Handy guide to deciphering baby talk

Sign language gives youngsters a voice


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At seven months old, baby Colton could communicate his needs to his mom.

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Hey there, time traveller!
This article was published 14/07/2015 (2810 days ago), so information in it may no longer be current.


At seven months old, baby Colton could communicate his needs to his mom.

Nicole Hacault doesn’t have ESP. She had been taking Colton to signing classes starting when he was three months old. Four months later, he was doing his first signs.

At 21 months, Hacault said Colton knows as many as 50 signs. Hacault said her “a ha moment” came while she watched another mom scramble to appease a screaming toddler, and she realized how rarely she has to guess what her son wants.

“There’s no crying, there’s no getting upset. There’s just communicating, that’s all,” she said. “…How shocking is it to be able to communicate with a seven-month-old?”

Serena Yong owns Little Signing Stars, and has offered sign-language classes for babies and toddlers since 2009.

“It’s really neat to see what they’re thinking,” Yong said. “Sometimes, you will totally not expect it.”

Yong said parents often tell stories of family walks where their baby will start signing “dog” or “airplane” minutes before adults notice barking or propellers, and remembered one little comedian who pulled off her sock and put it on her head while signing “hat.”

“Like a little joke,” Yong said. “She couldn’t even talk (yet) …and then she just laughed.”

Yong offers classes for newborns to two-year-olds. At first, the youngest babies can’t sign at all, and classes are more for parents to learn the signs and how to teach their children gradually. Between six months and 12 months, she said, babies begin to use the signs themselves.

“It’s cool, but it also reduces frustration. If they’re able to communicate, they feel proud, it boosts their self esteem, they feel good about it,” Yong said, adding the ability to sign reduces temper tantrums that arise when kids can’t tell parents what they want.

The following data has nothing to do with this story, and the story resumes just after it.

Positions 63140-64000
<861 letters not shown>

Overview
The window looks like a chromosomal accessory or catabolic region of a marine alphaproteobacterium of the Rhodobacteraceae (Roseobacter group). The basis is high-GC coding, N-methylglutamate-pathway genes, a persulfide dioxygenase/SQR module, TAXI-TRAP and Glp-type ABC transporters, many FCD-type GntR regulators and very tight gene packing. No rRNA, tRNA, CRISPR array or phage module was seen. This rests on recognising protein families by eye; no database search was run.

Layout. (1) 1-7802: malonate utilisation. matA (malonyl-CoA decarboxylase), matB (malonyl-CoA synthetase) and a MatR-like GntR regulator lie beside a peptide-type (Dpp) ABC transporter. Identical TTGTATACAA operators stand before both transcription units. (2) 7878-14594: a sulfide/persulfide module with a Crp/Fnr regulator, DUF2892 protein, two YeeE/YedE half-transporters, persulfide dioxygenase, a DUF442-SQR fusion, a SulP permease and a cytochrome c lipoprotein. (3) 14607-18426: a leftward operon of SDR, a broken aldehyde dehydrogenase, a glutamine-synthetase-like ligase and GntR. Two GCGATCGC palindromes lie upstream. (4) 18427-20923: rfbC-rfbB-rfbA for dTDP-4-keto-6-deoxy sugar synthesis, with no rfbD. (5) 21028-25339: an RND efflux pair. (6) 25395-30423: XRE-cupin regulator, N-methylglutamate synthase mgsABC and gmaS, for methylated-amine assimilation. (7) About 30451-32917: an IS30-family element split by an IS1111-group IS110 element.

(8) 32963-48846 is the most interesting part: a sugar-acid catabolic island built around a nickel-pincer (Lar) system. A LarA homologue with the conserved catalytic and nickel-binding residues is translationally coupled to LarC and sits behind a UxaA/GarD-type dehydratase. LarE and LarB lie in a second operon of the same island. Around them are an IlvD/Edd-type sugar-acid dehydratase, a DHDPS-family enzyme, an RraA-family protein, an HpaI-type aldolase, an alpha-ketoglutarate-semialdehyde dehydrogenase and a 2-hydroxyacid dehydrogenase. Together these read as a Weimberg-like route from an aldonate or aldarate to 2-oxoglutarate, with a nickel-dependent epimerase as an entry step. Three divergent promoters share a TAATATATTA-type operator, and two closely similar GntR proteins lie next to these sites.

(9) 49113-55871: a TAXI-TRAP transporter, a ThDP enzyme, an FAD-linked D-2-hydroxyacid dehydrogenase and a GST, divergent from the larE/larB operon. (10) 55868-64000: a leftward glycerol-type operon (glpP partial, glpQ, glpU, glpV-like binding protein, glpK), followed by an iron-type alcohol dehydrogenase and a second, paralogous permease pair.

At the end of the month, Yong will release her first two books, written to help parents and kids communicate using sign language.

Yong said babies can “read” her books, signing along with the pictures on each page. One book, Daily Routines, follows the most useful signs in a baby or toddler’s day-to-day life. The other, Favourite Signs, lists the 11 most popular signs babies use.

All proceeds from the books will be donated to the family of Faith Konitz, a three-year-old Winnipeg girl recovering from a kidney transplant in California.

This week, Konitz said she and her husband found out Faith may have sustained a brain injury during the transplant.

“Her kidney is working awesome, but she’s still very sick.”

Konitz said she started taking Faith to signing classes for fun as a baby, but when doctors discovered Faith was deaf, the program “took on a whole new meaning,” and gave Faith and her family a “jumping point” to learn American Sign Language.

As for standing in a room full of signing babies, Konitz said, “It’s really fun.” Yong teaches signs through music, like a sing-along.

“It’s really cute to see them signing all the little songs,” Konitz said.




Updated on Tuesday, July 14, 2015 6:13 AM CDT: Replaces photo

Updated on Tuesday, July 14, 2015 6:21 AM CDT: Adds sidebar

Updated on Tuesday, July 14, 2015 6:41 AM CDT: Adds video

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